India’s space agency successfully launched the Vikram-S after much anticipation and years of work in a boost to the private sector of the nation’s space industry.
The Indian Space Research Organization (ISRO) launched the suborbital rocket at 11:30 am local time on Friday from the Satish Dhawan Space Center in Sriharikota on India’s east coast.
The Vikram-S, developed by four-year-old startup Skyroot Aerospace, is a single-stage spin-stabilized solid-propellant rocket with a mass of around 550 kilograms. It carries three customer payloads, including one from a customer outside of India. Made of a carbon fiber core structure, the 6-meter-long rocket was developed in two years.
The demo mission, called Prarambh (Sanskrit for “the beginning”), is the first for Hyderabad-based Skyroot. The startup is building a series of launch vehicles named after Vikram Sarabhai, the founder of India’s space program.
In June 2020, the Indian government passed space sector reforms and established the India National Center for Space Authorization and Promotion (IN-SPACe) to allow private companies to use ISRO’s infrastructure. New Delhi has also established NewSpace India Limited (NSIL) as the business arm of the space agency to work closely with private companies and startups to boost space developments in the South Asian country.
“I am happy to announce the successful completion of the Prarambh mission, ‘the beginning’ of Skyroot Aerospace. The VKS rocket [Vikram-S] it took off at a LEA (launch elevation) of 80 degrees and an azimuth of 100 degrees, reached an altitude of 89.5 kilometers and a range of 121.2 kilometers, exactly what Skyroot Aerospace planned. All systems, as I can see, worked as planned and Skyroot Aerospace has demonstrated the capability of various subsystems that will go to the orbital launch vehicle,” said Pawan Goenka, President of IN-SPACe, Space Department, after the successful launch.
Founded in 2018 by former ISRO scientists Pawan Kumar Chandana and Naga Bharath Daka, Skyroot successfully tested India’s privately manufactured solid rocket stage in December 2020. It was also the country’s first start-up in 2021 to sign a Memorandum of Understanding with ISRO to launch their rockets.
The startup has raised $68 million in total, including $51 million in a Series B round led by Singapore-based GIC in September, and has a valuation of $165 million.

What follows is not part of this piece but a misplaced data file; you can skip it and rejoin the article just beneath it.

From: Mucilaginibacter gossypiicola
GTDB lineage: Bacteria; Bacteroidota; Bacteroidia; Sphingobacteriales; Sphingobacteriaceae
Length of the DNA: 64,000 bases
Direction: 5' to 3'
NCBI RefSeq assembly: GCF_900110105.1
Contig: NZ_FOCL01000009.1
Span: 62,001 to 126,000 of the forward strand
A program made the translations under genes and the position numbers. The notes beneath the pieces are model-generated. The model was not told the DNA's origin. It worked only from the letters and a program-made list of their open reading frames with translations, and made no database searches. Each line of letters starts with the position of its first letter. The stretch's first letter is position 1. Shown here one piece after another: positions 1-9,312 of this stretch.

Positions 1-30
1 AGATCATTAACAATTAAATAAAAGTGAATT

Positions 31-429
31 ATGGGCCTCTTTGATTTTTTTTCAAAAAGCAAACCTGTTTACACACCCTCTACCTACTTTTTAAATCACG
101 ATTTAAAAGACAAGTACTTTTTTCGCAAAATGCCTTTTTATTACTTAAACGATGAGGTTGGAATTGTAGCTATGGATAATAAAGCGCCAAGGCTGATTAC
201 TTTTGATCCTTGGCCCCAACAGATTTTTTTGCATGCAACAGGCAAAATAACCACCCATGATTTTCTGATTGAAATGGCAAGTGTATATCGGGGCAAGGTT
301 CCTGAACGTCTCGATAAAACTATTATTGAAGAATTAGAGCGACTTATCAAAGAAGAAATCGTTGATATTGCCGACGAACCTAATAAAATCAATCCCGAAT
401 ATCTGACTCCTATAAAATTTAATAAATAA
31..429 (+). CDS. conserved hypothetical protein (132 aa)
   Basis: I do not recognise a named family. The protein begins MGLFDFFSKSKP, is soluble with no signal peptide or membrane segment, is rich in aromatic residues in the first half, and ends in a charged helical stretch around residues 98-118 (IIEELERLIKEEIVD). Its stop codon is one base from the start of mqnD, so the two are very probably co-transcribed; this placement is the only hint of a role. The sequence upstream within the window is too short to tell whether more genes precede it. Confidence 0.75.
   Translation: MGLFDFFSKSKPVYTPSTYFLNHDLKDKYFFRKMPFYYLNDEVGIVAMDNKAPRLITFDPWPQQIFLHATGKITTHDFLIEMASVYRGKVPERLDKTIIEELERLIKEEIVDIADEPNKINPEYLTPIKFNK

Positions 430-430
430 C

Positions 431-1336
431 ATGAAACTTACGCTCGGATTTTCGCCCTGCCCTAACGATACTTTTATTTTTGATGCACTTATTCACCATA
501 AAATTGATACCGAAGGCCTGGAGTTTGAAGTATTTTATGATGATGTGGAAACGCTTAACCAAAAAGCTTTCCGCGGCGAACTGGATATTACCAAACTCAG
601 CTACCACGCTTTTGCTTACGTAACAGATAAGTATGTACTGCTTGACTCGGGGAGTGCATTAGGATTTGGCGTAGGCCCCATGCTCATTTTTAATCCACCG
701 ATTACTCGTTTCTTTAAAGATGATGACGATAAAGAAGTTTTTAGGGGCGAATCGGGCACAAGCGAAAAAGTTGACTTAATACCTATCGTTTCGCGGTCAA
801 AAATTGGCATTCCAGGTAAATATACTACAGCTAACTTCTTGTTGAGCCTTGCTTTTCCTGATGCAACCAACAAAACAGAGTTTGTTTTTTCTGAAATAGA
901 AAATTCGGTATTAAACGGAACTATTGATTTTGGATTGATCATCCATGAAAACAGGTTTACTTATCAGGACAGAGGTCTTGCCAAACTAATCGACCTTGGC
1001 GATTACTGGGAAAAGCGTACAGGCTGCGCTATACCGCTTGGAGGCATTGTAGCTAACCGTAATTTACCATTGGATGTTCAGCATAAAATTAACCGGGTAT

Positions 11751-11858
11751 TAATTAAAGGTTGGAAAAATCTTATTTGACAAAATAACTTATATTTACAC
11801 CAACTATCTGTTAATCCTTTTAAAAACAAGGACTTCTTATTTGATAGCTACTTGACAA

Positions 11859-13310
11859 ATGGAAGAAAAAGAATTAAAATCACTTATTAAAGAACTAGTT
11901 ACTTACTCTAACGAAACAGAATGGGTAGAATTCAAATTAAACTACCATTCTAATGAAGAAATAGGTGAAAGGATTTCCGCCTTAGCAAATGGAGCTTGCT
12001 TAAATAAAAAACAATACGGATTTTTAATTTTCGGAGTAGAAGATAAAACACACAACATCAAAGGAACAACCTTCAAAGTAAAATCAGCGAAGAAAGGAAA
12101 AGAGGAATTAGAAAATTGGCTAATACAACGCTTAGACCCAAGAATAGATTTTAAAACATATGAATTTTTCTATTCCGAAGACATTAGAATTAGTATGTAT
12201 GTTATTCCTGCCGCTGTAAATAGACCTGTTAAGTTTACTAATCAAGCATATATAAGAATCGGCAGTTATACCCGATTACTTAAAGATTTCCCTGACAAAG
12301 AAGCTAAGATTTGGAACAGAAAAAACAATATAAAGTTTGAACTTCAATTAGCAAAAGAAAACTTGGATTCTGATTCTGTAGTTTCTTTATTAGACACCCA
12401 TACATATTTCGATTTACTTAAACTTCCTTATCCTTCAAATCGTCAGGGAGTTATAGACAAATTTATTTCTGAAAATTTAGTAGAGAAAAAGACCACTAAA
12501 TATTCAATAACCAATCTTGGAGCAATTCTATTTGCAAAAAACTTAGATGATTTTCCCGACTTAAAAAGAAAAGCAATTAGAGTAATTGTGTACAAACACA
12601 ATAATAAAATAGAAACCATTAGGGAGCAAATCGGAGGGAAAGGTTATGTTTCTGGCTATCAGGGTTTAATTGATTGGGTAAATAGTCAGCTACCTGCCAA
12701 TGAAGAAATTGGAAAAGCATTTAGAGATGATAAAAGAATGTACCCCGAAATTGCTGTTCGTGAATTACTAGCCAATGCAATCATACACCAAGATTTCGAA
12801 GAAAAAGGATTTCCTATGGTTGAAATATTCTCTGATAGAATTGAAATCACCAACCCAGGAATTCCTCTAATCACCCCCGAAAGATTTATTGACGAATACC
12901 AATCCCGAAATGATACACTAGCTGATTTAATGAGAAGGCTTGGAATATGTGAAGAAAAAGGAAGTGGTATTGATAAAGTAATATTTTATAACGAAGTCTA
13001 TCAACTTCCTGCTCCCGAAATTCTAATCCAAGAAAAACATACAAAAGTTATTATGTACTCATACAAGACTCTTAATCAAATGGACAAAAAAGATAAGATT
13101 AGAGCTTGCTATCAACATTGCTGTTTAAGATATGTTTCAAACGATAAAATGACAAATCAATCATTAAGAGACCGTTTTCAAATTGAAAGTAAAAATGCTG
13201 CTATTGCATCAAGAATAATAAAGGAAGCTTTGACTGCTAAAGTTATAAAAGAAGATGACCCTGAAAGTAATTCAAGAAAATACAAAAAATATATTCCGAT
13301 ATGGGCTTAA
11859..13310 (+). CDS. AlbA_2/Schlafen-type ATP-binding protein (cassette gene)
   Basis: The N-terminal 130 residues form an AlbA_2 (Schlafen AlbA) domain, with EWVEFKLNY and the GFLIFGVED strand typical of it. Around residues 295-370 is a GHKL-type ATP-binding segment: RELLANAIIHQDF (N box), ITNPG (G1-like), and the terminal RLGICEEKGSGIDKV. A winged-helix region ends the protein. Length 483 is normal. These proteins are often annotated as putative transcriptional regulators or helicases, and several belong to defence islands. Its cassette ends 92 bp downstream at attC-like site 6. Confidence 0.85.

According to data shared by the Indian Space Association (ISpA) with TechCrunch, Indian space startups have raised more than $245.35 million, $108.52 million of which was injected in 2022 alone. The association counts Skyroot as one of its members, along with private companies such as Bharti Airtel and OneWeb as founding members.
The government is currently working on a new space policy to increase private participation and encourage investment in the country’s space sector.
In a recent interview with TechCrunch, IspA CEO Lt. Gen. AK Bhatt said the space policy would address some issues raised by industry players, including a single sanction window and the allocation of spectrum for broadcast services. satellite communication through the Department of Telecommunications.
Industry players have also called on the government to open up a foreign direct investment policy and incentives on taxes, import duties and domestic manufacturing of space equipment that have yet to be addressed.
“We are very excited to announce that we wrote history today by successfully launching India’s first privately developed Vikram-S rocket,” said Skyroot’s Chandana. “This Prarambh mission, as the name suggests, is the beginning of a new era in the Indian space ecosystem. Team Skyroot dedicates this successful mission to Dr. Vikram Sarabhai who boldly started the Indian space program in the 1960s and to the Honorable Prime Minister Shri Narendra Modi ji who opened up the space sector to private players. And most importantly, we thank InSPACe and ISRO, all their teams and the dynamic leadership that enabled this mission in the most efficient way.”